Records show that the origin of electronic ticketing systems can be traced to the end of the 1960s. In the past, paper tickets were sold as physical copies at box offices or at registered ticket agencies.

However, the electronic ticket industry had a rough start. Ticket Reservation Systems (TRS) established to first official digital ticketing system in 1967 for Broadway, New York. The system focused efforts on selling theatre tickets. Bronfman Sen was a pioneer and saw the potential of a more efficient and cost-effective ticketing system online.

Even though these initial efforts to present people with an opportunity to book tickets online had some success, the industry still suffered annual losses due to little media attention and competitors such as Computicket.

The TRS brand was eventually replaced by Ticketron in 1973. Other businesses slowly began to see the opportunity of establishing electronic ticket systems online. Businesses like Select-A-Seat presented customers with an innovative way of purchasing electronic tickets. Select-A-Seat was the first company to display seat availability on a monitor.

The growing demand for electronic ticketing systems meant that it required more investments. This was soon provided by The Arizona Cattle Company. However, Select-A-Seat and various other ticketing services suffered legal issues and declared bankruptcy towards the end of the 1970s.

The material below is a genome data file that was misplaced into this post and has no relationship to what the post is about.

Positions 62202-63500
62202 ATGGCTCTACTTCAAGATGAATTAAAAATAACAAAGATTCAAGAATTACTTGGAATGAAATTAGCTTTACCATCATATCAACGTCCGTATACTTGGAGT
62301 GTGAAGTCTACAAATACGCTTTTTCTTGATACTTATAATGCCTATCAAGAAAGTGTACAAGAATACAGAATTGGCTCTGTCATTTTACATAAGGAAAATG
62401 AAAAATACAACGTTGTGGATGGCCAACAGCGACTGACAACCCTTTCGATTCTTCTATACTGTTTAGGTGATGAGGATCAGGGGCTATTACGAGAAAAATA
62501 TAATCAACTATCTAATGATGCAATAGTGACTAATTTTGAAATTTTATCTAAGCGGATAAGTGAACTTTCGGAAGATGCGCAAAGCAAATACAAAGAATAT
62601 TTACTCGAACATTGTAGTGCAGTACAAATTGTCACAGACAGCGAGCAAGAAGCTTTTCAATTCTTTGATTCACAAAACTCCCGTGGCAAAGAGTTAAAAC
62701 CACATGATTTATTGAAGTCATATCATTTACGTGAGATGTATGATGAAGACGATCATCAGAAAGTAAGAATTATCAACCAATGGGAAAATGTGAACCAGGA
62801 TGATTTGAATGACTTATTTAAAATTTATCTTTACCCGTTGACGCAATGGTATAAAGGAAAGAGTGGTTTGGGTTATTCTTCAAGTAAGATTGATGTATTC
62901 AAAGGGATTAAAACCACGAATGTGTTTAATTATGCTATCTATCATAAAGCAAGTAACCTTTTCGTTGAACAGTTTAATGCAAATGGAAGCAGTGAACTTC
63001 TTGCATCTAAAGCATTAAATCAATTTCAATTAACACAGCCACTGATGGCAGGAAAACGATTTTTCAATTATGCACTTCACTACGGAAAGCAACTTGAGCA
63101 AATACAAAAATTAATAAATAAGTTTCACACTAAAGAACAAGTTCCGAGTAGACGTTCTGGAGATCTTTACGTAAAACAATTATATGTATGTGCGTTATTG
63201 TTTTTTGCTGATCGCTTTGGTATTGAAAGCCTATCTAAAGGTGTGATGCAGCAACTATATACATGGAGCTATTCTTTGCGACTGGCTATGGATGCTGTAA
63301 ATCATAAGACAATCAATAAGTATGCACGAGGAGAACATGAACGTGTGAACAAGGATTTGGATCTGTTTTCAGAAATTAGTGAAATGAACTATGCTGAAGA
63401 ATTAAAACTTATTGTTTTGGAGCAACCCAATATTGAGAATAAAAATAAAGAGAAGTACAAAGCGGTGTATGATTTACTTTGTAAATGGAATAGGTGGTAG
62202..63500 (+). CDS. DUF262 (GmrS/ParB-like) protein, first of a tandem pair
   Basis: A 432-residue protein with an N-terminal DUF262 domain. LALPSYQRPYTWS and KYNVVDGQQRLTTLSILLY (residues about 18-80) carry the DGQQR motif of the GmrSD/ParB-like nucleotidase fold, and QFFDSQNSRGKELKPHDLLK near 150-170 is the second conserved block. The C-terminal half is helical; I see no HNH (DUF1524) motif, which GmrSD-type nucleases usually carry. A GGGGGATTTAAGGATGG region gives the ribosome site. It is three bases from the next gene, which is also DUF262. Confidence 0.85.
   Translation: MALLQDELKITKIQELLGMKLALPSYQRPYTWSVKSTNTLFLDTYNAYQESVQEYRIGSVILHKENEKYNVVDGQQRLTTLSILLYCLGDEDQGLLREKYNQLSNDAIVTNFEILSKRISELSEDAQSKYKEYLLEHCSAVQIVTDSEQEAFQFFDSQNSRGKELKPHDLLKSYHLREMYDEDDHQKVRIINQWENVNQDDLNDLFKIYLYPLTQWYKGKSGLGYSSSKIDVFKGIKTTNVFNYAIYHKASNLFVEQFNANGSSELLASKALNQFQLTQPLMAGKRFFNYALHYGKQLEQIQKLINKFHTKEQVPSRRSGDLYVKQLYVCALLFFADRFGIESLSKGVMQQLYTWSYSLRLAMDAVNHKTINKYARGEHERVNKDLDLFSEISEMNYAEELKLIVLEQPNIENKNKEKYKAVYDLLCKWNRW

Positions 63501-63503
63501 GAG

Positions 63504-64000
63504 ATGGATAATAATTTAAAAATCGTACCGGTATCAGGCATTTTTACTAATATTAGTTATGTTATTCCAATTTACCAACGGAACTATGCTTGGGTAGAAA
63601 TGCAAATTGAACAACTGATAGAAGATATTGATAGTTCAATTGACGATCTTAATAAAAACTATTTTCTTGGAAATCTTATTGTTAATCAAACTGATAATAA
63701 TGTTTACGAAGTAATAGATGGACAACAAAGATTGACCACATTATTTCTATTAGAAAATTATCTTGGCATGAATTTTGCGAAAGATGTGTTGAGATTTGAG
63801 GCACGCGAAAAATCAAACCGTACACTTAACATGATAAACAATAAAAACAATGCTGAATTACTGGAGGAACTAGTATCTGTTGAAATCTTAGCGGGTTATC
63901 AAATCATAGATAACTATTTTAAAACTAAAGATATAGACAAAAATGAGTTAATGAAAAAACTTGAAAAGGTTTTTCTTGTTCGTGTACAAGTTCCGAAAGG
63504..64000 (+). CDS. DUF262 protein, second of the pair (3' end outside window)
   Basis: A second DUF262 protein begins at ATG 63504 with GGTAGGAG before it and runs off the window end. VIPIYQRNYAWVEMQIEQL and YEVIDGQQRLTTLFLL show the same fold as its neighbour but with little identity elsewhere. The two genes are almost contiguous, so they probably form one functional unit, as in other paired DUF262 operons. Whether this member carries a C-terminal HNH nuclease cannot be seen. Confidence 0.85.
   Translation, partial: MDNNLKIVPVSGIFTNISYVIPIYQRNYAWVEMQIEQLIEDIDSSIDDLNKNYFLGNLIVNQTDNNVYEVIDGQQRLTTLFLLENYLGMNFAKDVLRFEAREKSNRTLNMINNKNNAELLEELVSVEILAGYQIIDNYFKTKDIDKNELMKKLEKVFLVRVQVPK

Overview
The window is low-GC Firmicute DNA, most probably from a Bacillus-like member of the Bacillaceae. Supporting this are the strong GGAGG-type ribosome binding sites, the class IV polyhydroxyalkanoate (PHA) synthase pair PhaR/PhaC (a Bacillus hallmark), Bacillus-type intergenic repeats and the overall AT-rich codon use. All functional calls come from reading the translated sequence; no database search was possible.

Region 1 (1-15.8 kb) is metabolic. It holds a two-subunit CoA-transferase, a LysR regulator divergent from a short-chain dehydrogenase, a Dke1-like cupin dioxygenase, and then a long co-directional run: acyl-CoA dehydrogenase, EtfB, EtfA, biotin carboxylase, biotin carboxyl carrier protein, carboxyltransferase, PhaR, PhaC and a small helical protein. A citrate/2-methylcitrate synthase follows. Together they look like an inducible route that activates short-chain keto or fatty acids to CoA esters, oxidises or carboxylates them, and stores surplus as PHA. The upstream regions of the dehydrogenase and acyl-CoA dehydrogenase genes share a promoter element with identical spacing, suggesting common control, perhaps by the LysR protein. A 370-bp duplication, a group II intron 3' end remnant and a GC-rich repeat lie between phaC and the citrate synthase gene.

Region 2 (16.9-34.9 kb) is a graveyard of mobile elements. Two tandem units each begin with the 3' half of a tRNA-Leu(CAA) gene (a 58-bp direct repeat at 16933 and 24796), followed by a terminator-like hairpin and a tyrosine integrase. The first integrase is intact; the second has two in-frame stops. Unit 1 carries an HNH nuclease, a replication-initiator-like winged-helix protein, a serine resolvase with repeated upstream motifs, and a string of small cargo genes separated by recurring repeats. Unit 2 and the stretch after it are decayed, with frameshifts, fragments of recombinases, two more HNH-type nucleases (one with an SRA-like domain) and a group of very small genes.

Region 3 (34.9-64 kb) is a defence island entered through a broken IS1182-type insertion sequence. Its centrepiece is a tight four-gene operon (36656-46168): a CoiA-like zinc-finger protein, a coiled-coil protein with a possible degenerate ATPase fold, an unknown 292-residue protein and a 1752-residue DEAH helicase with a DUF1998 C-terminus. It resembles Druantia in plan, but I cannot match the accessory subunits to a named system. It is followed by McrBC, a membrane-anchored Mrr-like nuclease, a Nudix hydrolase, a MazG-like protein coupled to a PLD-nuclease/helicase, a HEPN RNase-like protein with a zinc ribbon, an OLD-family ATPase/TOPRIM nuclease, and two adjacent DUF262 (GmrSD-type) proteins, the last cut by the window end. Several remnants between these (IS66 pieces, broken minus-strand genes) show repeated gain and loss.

The 1980s had three leading electronic ticket providers, including Ticketron, Ticketmaster, and a newly established brand called Fototicket. Ticketmaster reigned supreme for many years over the market. Major airlines such as Southwest Airlines first offered electronic tickets in 1994. Ticketmaster only had one notable competitor called Ticketron. Ticketmaster would gain a monopoly over the market.

However, this monopoly was challenged before the court in 2003 for monopolising and abusing its power in terms of the Sherman Antitrust Act. Even though Ticketmaster won the legal proceedings, they feared bad publicity from the public.

Ticketmaster was forced to improve its customer service and business relationship with artists and managers. Electronic ticketing improved not only the way tickets were sold but also provided valuable analytical data about the behaviour of ticket buyers, allowing businesses to make informed decisions about the products and services they provide.

There are several leading ticket systems operating today, and these systems allow businesses and individuals to save time and money.